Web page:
India to upgrade mobile networks near Maoist insurgents to 4G
They're currently on 2G – a tactic the government uses to suppress communication
India's government has announced it will permit upgrades of mobile networks from 2G to 4G in regions claimed to be hotbeds of a Maoist insurgency.
The nation's Ministry of Home Affairs prefers the term "left-wing extremists" but says the dominant ideology among such groups is a form of Maoism that "glorifies violence as the primary means to overwhelm the existing socio-economic and political structures." The Ministry therefore operates a division dedicated to preventing such extremists from building capacity.
The government combats the extremists with security operations and efforts to advance development of the 70 areas identified as hotbeds of Maoist insurgency. It's felt that insurgents want locals to feel under-appreciated by Delhi, and impoverished compared to those in other regions, as doing so will create sympathy for their cause.
A new decision – taken by national cabinet – allows universal service obligation funds to be deployed on upgrades of 2G networks to 4G affairs.
Improvement of communications for security and law enforcement personnel is one reason for the upgrade. Others include improving access to government online services, banking, tele-medicine, and remote education services. India's government is all-in on digital services, so leaving those living near insurgents with 2G is not likely make them sympathetic to New Delhi's cause. Perhaps faster internet will show locals and insurgents alike that India is addressing their needs and grievances.
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The decision does not, however, mean that areas inhabited by insurgents will always enjoy 4G service. India suspended wireless internet services for 550 days in Jammu and Kashmir, the Muslim-majority state that it stripped of semi-autonomous status in 2019. That decision was justified as a way to make life hard for insurgents supposedly sponsored by Pakistan.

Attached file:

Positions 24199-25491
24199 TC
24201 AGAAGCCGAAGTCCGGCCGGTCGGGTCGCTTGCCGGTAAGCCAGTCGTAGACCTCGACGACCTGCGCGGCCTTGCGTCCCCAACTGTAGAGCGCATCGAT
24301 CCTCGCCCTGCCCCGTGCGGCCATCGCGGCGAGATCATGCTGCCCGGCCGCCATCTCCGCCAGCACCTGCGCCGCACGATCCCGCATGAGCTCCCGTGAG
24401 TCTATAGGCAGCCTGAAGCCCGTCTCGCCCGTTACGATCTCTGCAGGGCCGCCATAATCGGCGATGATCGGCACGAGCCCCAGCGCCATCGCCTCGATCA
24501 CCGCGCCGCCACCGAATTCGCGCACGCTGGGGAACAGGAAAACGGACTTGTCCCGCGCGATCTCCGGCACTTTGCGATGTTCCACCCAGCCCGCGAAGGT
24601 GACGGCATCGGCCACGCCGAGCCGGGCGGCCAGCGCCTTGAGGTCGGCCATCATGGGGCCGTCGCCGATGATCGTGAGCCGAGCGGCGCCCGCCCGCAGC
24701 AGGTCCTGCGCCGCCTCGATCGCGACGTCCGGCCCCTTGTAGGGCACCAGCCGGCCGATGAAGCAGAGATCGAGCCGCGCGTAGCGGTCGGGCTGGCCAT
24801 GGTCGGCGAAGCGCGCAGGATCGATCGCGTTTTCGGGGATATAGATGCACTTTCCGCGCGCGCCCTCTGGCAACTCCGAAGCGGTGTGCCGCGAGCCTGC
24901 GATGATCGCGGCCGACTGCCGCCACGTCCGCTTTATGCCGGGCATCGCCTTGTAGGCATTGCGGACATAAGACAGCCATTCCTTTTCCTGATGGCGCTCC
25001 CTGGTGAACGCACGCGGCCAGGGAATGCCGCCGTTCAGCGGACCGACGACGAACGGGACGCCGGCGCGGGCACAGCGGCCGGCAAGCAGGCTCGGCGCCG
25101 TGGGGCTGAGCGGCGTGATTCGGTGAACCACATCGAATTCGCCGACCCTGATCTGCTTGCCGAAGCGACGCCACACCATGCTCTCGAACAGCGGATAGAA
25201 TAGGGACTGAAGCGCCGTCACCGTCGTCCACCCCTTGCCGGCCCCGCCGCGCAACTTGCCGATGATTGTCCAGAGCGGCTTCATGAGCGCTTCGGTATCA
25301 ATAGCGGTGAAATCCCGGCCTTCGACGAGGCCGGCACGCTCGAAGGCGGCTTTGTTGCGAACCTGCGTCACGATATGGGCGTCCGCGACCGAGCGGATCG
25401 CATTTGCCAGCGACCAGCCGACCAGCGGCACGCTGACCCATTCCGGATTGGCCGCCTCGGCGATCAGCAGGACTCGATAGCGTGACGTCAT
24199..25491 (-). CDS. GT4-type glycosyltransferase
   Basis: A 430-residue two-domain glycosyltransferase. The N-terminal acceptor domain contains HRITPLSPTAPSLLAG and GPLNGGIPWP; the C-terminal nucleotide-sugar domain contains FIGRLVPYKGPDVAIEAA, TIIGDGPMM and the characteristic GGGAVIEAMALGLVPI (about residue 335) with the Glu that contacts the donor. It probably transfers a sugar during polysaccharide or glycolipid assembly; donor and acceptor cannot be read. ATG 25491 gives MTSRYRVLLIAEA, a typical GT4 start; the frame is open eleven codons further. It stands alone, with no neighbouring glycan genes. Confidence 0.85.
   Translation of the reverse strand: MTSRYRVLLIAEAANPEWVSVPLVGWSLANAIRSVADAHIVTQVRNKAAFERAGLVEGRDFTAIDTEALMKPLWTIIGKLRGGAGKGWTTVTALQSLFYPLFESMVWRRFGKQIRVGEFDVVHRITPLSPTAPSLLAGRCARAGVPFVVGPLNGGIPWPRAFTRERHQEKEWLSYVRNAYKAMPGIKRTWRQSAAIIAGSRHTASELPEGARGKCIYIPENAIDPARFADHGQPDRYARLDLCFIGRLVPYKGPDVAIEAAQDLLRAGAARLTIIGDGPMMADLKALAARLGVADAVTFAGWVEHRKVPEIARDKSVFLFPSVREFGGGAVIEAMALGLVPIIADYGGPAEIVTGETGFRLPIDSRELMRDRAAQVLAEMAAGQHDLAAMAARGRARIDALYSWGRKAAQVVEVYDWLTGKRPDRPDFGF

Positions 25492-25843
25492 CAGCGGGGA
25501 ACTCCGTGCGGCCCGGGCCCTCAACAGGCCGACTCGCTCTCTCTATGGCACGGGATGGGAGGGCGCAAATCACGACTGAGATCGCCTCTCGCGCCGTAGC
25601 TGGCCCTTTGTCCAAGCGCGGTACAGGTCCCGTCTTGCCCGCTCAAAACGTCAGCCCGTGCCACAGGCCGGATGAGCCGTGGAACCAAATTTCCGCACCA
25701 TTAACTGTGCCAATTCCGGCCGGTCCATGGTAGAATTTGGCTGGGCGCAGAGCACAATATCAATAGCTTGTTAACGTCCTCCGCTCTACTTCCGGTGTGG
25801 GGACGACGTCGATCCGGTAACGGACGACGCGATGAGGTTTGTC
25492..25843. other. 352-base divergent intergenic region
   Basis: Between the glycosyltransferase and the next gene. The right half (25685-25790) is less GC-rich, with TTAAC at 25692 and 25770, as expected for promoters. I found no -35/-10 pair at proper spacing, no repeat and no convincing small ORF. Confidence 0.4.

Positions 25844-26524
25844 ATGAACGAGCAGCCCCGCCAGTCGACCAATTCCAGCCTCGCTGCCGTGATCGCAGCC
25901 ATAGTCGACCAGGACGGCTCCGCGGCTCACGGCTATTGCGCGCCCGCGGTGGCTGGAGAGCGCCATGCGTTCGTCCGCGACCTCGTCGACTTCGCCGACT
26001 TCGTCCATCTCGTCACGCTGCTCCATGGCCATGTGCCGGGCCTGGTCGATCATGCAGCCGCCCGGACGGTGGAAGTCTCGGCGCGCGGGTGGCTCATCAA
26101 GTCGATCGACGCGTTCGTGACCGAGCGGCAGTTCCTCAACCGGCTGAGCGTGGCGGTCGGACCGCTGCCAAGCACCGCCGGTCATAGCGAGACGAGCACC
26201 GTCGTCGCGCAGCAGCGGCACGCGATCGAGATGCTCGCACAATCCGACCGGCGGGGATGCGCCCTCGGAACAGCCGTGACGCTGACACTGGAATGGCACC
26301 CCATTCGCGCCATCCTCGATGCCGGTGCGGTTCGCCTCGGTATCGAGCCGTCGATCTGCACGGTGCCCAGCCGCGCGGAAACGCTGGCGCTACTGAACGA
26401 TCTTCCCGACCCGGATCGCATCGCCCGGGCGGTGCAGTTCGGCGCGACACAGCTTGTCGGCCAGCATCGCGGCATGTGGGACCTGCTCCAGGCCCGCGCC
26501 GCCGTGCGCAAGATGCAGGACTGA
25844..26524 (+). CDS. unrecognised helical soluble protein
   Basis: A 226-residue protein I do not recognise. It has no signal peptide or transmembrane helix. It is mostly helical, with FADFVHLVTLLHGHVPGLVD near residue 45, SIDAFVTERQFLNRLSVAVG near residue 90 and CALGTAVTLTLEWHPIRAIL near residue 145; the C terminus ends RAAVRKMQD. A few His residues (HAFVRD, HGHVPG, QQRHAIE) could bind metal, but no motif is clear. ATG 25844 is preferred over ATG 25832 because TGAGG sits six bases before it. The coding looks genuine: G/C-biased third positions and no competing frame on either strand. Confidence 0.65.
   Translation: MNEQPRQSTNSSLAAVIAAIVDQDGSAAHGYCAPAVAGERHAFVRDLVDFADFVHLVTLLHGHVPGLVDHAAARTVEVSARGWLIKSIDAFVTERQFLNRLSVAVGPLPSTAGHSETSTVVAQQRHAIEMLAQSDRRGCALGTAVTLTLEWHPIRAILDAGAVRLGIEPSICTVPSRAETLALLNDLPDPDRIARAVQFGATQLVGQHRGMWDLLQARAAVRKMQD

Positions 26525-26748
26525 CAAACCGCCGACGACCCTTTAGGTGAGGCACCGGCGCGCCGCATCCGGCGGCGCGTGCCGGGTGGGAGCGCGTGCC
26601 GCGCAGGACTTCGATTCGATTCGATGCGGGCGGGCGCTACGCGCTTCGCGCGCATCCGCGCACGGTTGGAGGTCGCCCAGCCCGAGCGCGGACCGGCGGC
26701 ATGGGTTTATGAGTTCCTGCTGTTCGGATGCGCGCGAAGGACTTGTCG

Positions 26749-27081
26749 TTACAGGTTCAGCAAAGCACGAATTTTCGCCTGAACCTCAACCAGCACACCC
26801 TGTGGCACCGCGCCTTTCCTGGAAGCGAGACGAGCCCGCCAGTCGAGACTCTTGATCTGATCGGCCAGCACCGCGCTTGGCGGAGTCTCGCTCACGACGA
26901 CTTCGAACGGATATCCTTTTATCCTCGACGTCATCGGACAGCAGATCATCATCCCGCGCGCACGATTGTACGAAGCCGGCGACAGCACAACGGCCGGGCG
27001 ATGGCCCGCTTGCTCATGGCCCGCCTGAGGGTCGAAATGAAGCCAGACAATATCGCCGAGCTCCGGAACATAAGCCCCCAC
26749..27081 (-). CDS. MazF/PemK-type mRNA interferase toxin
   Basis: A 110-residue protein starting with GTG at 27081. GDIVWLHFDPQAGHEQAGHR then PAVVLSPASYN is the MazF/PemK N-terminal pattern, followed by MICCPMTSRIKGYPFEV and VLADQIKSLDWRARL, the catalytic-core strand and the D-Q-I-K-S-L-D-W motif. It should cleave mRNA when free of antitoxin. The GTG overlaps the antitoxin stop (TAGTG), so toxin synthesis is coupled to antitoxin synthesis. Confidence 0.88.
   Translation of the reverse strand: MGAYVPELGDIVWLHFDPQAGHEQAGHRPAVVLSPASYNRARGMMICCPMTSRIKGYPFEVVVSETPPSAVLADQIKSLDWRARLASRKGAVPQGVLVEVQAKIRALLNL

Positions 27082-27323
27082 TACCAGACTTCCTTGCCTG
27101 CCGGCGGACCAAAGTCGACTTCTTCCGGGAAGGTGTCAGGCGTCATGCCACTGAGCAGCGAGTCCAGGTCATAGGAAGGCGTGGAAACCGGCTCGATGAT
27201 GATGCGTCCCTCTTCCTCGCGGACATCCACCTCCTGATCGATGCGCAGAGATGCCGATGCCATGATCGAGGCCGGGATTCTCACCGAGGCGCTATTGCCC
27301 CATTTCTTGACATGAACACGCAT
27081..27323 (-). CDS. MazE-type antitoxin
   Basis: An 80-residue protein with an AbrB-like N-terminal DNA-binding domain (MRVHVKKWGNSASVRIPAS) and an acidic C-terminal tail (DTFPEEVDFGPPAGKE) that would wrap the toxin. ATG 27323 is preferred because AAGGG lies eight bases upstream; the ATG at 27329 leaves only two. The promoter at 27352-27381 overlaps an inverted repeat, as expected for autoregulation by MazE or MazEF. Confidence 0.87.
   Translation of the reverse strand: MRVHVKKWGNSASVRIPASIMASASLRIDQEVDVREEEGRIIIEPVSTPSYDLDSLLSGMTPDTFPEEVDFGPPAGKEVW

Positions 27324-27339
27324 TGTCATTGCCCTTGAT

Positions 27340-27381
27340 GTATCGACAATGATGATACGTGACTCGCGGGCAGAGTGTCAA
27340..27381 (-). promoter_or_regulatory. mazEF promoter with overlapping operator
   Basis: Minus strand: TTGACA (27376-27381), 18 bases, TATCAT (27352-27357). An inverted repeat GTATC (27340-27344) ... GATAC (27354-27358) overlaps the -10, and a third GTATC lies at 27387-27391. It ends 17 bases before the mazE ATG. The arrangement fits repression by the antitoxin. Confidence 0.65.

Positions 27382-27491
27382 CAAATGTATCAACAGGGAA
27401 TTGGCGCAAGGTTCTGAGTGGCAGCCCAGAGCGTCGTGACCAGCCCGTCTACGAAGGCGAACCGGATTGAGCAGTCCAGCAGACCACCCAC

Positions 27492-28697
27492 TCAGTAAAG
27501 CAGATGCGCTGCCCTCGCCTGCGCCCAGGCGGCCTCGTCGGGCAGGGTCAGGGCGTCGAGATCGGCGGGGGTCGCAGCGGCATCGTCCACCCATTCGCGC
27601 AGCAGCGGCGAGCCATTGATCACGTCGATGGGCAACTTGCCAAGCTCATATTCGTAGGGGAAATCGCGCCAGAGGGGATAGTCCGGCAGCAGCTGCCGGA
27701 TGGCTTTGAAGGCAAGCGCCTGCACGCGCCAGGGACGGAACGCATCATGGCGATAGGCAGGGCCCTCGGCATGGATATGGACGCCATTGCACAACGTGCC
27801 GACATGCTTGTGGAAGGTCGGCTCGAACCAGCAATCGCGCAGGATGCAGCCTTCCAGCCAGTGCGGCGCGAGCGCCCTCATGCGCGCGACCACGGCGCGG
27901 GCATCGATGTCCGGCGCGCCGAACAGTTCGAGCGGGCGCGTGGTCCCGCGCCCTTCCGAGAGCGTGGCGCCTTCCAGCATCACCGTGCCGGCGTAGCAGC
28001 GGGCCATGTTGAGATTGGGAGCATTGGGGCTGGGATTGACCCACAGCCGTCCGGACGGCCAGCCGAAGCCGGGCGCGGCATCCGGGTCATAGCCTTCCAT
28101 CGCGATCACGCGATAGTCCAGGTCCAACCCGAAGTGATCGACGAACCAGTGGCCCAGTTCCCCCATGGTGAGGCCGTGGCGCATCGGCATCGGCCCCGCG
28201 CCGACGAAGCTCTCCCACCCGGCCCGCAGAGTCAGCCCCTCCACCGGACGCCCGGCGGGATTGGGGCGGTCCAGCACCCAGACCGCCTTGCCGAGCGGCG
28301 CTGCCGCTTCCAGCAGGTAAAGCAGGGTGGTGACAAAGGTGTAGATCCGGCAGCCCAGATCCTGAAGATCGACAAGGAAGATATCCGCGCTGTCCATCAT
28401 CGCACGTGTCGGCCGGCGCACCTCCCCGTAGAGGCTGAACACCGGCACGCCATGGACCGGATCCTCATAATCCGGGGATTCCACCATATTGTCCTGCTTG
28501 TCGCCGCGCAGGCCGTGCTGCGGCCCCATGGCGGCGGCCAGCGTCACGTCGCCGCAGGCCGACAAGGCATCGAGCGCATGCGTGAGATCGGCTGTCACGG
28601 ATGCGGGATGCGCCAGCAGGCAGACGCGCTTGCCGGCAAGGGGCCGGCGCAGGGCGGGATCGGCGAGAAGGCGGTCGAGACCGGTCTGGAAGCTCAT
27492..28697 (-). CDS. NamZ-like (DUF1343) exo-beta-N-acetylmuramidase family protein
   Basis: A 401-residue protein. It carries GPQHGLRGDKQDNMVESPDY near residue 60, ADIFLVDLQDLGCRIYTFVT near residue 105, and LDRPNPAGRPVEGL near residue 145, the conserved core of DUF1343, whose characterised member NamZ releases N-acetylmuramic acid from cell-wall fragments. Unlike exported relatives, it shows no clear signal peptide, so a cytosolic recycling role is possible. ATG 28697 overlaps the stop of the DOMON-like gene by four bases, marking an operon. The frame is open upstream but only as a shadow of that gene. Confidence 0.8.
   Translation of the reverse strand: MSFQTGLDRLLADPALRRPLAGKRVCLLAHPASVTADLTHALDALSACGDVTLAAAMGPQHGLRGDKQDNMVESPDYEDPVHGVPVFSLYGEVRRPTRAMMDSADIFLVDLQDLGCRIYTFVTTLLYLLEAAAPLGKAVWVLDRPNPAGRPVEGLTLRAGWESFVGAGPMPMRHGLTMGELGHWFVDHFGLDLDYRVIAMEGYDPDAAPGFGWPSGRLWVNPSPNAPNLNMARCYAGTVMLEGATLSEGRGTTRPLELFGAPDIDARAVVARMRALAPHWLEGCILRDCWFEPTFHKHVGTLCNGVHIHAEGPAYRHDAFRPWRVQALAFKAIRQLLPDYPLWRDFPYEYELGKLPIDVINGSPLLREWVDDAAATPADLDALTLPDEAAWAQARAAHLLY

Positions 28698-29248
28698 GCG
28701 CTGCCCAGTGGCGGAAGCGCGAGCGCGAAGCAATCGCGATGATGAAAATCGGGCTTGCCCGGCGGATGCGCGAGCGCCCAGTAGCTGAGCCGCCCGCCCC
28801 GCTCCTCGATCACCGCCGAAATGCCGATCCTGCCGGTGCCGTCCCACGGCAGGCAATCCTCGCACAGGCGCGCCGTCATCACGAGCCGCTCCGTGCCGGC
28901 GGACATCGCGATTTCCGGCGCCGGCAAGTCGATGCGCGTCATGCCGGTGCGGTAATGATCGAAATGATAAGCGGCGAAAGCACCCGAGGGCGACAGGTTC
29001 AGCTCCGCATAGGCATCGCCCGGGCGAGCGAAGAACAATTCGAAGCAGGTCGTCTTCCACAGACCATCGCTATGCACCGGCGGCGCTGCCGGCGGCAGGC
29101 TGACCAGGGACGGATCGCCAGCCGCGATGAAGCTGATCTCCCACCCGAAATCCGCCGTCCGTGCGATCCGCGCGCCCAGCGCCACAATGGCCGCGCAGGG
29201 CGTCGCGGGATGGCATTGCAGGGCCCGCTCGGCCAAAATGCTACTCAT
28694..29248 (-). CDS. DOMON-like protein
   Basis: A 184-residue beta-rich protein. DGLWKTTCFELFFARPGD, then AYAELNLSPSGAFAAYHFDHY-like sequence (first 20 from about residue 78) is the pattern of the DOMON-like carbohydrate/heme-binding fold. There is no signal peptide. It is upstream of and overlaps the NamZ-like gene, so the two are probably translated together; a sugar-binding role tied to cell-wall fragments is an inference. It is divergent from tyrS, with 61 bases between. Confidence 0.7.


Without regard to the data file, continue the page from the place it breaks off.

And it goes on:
India's use of internet slowdowns and blackouts has earned it criticism from human rights groups around the world, while state government shutdowns have been criticized by India's own Standing Committee on Communications and Information Technology - especially those imposed to stop cheating during exams.
Cabinet's decision calls for the 4G kit installed in the contentious regions to be made in India, in line with the nation's self-sufficiency and industry development plans.
5G is yet to arrive in India. Limited trials have taken place, and wide-scale deployments are expected to commence late in 2022. Indian conglomerate Reliance Industries, which operates the nation's largest mobile telco, has created what it claims is a complete 5G solution that it will both deploy for its own needs and offer to carriers worldwide as a managed service. ®